Murdoch-brokered deal puts some World Cup matches on AFN
June 15, 2006
Thanks to a last-minute agreement, American Forces Network viewers overseas will get to see some World Cup soccer matches.
Media mogul Rupert Murdoch, whose media company owns Fox News, negotiated a deal with the World Cup TV rights holders to piggyback AFN onto a deal he has with one of his many properties, according to Pentagon spokesman Cmdr. Greg Hicks.
“FIFA World Cup 2006 Germany has allowed AFN limited distribution permission to allow coverage of remaining Team USA matches, the semifinals and the championship,” Hicks said.
The agreement, Hicks said, will permit AFN to telecast Team USA’s match against Italy on Saturday at 9 p.m. local time in Kaiserslautern. The team wraps up Group E play against Ghana on June 22 at 4 p.m. local time in Nuremburg. Game times are two hours later in Iraq, and 2½ hours later in Afghanistan.
As first reported in Stars and Stripes, Armed Forces Radio & Television Service was denied permission late last month by Infront Sports and Media, the international broadcast rights holder, to air the monthlong World Cup on AFN TV.
AFN, seen in 177 countries and on Navy ships worldwide, generally receives its sports programming for free. The major sports leagues in the U.S. allow AFN to broadcast virtually all American sporting events at no cost because they love the troops, said Capt. Jeff Clark, a spokesman for AFN in Heidelberg.
Infront Sports and Media is a Swiss company.
“You can’t appeal to their patriotic side if they’re not American,” Clark said.
Infront spokesman Jorg Polzer told the New York Times that other nations’ military networks paid “reasonable” sums to air the World Cup.
The Times reported that Murdoch was to make a payment to Infront for an AFN World Cup TV agreement part of a deal he already has with one of his News Corp. properties, Sky Italia.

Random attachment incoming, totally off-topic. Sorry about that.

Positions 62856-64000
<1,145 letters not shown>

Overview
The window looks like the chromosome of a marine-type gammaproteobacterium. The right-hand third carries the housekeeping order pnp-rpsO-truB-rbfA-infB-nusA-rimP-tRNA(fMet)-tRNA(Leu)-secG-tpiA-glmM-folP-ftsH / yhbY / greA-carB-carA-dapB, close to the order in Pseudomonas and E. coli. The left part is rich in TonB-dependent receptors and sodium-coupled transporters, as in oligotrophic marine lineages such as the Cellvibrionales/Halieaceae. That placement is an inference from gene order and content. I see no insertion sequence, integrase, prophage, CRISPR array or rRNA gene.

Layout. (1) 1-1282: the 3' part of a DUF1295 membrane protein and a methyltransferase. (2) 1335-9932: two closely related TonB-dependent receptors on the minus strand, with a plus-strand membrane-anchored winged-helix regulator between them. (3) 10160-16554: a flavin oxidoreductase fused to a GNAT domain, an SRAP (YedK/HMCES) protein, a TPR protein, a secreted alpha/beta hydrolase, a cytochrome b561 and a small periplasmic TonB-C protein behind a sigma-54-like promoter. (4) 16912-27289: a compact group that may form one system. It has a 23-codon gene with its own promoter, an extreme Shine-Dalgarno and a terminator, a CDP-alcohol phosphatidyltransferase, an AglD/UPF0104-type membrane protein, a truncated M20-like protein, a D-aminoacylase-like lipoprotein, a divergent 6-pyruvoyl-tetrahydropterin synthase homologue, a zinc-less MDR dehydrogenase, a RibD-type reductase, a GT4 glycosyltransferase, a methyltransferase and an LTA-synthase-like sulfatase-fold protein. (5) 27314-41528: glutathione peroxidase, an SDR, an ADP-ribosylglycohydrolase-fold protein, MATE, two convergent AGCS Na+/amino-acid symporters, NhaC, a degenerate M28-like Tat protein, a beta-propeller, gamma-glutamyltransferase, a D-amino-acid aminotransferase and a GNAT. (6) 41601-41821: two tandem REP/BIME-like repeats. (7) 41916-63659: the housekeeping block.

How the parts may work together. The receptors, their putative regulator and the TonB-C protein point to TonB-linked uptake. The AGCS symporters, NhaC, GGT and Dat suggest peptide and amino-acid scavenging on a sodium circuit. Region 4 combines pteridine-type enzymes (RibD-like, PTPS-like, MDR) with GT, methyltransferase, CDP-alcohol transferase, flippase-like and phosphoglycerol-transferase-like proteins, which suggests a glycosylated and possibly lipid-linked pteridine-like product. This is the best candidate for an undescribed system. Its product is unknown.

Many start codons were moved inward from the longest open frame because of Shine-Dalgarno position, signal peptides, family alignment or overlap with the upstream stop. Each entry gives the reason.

Clark indicated that the games would likely be shown on the AFN-Sports channel, which is available through cable or satellite.
“Rupert Murdoch is very patriotic and has a great passion for the men and women who are serving this country,” said Gary Ginsberg, executive vice-president for corporate affairs for News Corp., based in New York.
“It’s very easy for us to bring a bit of joy to them — it was a pretty easy decision,” he said.
World Cup fans in Iraq applauded Murdoch’s efforts to bring the tournament to them.
“That was pretty cool,” Airman 1st Class Richard Gonzales, an AFN broadcaster based in Baghdad’s Green Zone, said of Murdoch’s intervention. “I hope it works out.”
Gonzales, who was in Basra, Iraq, when the World Cup kicked off, was able to catch England’s first match through the British Forces Broadcasting Service. “They’ll shut down a war so they can watch soccer,” he said of the British.
He has since returned to Baghdad where Morale, Welfare and Recreation, which is largely responsible for organizing entertainment for troops, found a way to bring the World Cup to troops there.
David Quarterman, the events and theater supervisor for MWR in the Green Zone, said an Iraqi man he works with went out and purchased a satellite receiver and access card on the Iraqi economy. World Cup games are now aired poolside at one of Saddam Hussein’s former palaces.
Minnesota Army National Guardsmen stationed near Nasariyah in south-central Iraq professed less enthusiasm for the international mega-event.
“If I catch it on TV I’ll probably watch a little bit of it,” said Spc. Jon Robinson, 20, of Eldora, Iowa, who is stationed at Convoy Support Center Scania.
He added, “I watch more NASCAR than I do any other sport.”
Cup-hungry troops unable to get the games through AFN have, in many downrange locations, used a little bit of ingenuity and a lot of local material to find World Cup broadcasts.
At Camp Lemonier, on the steamy tip of the Horn of Africa in Djibouti, several big screens at locations throughout the base have shown most matches. At first, soldiers said, the only access they had was through an Arabic-language African broadcaster. But after some satellite searching, they found a British-based broadcast in English for the large screen at “The Cantina,” a semi-enclosed bar and recreation center on the camp.
At the Morale, Welfare and Recreation building on the other side of camp, another big screen television shows the games from the same satellite feed, watched mostly by troops waiting to use the phones or Internet connections.
Stars and Stripes reporters Joseph Giordono and Anita Powell contributed to this story.